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Kerala - Thiruvananthapuram Printer Friendly Page   Send this Article to a Friend

Denmark wooing SMEs

T. Nandakumar

Business partnerships in IT, life sciences, clean technology

Denmark is looking to promote collaborative research, says Shanker Subramaniam, Senior Investment Manager, Invest In Denmark

Thiruvananthapuram: Denmark, home to just 5.5 million people, could open up new business opportunities for Small and Medium Enterprises (SMEs) in Kerala willing to invest in areas such as Information Technology (IT), life sciences, clean technology and solid waste management.

Known for its cluster-level approach to industrial development, Denmark is scouting for opportunities to forge business partnerships with SMEs in other countries. With a large number of small firms in the IT sector, Kerala offers a matching ecosystem for investment and collaborative research, says Shanker Subramaniam, Senior Investment Manager for India and Singapore for ‘Invest In Denmark,' a federal investment promotion agency responsible for attracting investments and helping Danish companies create international partnerships.

Small firms

Almost half the GDP of Denmark is contributed by small companies, mostly family-owned businesses with 15 to 30 employees. “It is a challenge for such firms to deal with large Indian companies operating from the metros. These firms would feel more comfortable working with small companies in Kerala,” Mr. Subramaniam said during an interaction with The Hindu.

Invest in Denmark is working closely with the Group of Technology Companies (GTech), a strategic grouping of software companies in Kerala, to help companies in either country identify business partners.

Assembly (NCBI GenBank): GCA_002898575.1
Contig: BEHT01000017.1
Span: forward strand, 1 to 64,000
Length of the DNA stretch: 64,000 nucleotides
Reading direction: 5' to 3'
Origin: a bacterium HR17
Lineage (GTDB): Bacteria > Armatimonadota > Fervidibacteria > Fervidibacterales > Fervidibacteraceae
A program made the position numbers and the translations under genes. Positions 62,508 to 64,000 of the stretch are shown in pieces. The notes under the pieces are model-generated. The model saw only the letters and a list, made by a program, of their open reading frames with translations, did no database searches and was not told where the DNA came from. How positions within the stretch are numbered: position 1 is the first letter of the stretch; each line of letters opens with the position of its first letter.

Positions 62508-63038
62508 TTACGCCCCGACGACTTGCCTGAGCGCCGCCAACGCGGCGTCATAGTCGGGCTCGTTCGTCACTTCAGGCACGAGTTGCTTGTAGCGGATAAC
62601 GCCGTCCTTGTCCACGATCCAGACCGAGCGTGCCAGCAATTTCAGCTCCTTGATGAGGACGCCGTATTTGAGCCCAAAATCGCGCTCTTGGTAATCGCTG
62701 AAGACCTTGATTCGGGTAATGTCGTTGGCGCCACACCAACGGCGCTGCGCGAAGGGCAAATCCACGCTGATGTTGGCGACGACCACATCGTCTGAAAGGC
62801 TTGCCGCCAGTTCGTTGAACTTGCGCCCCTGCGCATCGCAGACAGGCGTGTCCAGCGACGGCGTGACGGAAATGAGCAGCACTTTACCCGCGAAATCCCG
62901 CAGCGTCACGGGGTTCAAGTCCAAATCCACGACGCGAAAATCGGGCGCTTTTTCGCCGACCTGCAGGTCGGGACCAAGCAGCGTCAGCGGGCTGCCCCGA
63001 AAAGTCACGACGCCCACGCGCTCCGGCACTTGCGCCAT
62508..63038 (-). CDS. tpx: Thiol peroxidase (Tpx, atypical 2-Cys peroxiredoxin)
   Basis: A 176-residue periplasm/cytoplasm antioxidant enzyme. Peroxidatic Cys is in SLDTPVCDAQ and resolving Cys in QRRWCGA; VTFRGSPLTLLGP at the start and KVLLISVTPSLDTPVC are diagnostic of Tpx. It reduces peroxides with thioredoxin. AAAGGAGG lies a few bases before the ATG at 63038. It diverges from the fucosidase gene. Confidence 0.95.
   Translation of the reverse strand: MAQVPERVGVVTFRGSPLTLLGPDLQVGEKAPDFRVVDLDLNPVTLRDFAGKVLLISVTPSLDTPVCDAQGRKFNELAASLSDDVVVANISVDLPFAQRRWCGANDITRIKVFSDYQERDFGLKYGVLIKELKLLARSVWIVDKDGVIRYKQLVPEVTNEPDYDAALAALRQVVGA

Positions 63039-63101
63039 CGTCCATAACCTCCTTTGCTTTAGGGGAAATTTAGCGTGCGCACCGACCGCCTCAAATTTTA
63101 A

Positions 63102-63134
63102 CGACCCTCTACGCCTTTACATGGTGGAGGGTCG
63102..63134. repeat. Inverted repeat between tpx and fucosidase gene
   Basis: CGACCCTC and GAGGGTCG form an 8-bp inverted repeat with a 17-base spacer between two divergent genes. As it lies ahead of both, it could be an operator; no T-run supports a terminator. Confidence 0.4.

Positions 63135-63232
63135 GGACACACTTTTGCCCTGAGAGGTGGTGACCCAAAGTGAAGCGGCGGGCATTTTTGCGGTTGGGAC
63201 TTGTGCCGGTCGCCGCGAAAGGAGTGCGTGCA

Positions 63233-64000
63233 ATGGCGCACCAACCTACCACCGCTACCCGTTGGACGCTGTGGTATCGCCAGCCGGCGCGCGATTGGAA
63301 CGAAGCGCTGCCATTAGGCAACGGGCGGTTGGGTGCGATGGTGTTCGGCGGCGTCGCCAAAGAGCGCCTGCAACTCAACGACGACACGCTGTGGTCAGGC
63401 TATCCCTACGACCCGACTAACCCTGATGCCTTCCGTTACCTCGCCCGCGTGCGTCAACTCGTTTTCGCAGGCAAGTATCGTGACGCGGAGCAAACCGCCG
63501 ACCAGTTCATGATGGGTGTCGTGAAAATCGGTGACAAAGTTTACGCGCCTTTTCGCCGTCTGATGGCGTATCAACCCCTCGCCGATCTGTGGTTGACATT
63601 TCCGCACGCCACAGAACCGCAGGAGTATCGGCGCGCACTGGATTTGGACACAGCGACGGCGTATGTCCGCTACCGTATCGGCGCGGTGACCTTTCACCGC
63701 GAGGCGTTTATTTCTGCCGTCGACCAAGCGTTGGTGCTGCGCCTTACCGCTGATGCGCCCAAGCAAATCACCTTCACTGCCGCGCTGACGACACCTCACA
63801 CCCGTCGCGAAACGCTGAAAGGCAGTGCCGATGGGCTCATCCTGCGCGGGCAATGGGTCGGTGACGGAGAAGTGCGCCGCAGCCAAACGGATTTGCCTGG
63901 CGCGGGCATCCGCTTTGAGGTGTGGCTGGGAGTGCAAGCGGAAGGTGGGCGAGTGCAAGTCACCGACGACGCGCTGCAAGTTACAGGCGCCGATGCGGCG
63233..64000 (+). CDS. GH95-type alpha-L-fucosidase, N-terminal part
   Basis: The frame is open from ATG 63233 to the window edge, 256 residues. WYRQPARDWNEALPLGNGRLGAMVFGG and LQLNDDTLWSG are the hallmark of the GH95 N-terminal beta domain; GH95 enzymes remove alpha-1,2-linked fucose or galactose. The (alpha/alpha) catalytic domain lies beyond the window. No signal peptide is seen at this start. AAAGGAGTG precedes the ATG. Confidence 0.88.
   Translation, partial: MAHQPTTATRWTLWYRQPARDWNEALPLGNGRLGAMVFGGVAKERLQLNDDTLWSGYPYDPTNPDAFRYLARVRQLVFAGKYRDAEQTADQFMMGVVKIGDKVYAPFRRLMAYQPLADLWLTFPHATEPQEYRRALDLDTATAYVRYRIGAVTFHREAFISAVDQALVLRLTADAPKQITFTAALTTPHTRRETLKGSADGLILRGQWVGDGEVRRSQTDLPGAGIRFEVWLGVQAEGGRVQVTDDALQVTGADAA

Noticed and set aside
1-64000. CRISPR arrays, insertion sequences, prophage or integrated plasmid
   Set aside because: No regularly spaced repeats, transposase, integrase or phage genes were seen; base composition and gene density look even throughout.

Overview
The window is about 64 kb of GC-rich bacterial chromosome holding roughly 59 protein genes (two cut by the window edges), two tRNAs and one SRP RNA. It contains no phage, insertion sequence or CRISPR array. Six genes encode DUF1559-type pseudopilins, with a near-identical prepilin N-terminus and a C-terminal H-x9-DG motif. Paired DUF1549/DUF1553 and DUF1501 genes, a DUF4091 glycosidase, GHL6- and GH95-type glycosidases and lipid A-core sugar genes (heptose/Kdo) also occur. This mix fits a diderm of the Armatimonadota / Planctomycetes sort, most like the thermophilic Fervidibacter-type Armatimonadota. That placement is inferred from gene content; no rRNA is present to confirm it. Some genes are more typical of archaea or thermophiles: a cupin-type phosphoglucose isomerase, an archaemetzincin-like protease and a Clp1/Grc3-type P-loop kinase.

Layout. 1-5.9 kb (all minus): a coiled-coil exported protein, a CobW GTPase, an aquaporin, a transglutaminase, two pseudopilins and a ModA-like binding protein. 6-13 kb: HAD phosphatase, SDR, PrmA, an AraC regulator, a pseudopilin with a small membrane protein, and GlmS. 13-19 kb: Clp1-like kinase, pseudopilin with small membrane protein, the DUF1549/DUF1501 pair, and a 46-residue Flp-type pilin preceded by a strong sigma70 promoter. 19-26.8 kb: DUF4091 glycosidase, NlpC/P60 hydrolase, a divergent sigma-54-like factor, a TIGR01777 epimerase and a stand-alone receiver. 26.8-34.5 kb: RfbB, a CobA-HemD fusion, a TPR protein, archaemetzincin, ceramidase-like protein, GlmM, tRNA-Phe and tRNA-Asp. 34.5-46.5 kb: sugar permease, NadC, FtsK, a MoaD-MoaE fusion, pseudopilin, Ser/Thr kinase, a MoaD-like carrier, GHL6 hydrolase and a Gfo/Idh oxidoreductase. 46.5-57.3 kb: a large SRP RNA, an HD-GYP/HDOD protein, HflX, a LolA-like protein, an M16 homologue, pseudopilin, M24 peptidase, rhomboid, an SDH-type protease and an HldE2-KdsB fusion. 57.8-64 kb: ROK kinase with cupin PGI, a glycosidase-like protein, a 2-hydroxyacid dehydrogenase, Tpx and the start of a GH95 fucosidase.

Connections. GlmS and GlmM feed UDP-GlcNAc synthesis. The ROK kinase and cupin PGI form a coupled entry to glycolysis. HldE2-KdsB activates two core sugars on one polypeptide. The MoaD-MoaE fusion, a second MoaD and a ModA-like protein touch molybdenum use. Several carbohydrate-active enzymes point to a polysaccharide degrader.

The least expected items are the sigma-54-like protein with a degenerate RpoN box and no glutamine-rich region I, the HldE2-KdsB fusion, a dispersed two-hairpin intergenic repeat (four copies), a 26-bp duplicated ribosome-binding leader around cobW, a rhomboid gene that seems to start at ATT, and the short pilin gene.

“The Danish government does not discriminate between domestic and foreign companies. By promoting the interplay between the government, academia and business, we have created an ecosystem to foster research and innovation. There is good potential for small companies based in Kerala to partner with Danish counterparts in areas such as IT, life sciences, renewable energy and clean technology.”

Clean Tech initiatives

Following the oil crisis in 1973, Denmark switched its focus to renewable energy options. Today, the country is self- sufficient in energy. Almost 20 per cent of Denmark's energy needs are supplied by renewable sources and most citizens use bicycles or public transport. Ownership of cars is discouraged by heavy taxation. The Danes have set themselves the target to reduce dependence on fossil fuels by 30 per cent in 2020 and to zero in 2050.

The emphasis on multiple power sources, including wind energy and biomass gasification, has necessitated heavy investment in Smart Grids. Excess power is stored or diverted to neighbouring countries. “Smart Grid technology and energy storage are areas for possible collaboration. Waste- to- Energy technology is another area. We could offer our expertise to Kerala in user-driven innovation,” Mr.Subramaniam said.

There are no tax incentives for foreign companies willing to set up shop in Denmark. Instead, the government offers a secure, friendly environment with the option to hire and fire employees. Labour laws are flexible enough for investors to enter and exit without hassles. “Denmark is wooing foreign companies to strengthen the industrial clusters and promote collaborative research. Our focus is on Asian countries, namely India, China, Japan and Taiwan,” says Mr. Subramaniam.

He feels that the Danes would welcome the opportunity to mix business with pleasure if Kerala could offer a ‘business tourism' initiative.

A business delegation from Kerala led by Ishita Roy, Director, State IT Mission, and comprising Binu Sankar, Chief Executive Officer, GTech, and Mervin Alexander, Chief Executive Officer, Technopark, had visited Denmark earlier this year as part of a ‘Market Connect' strategy devised by the Kerala Government and GTech to help small and medium enterprises to identify fresh business opportunities.

Preliminary steps to forge partnerships between GTech and the Danish companies were initiated following the visit.

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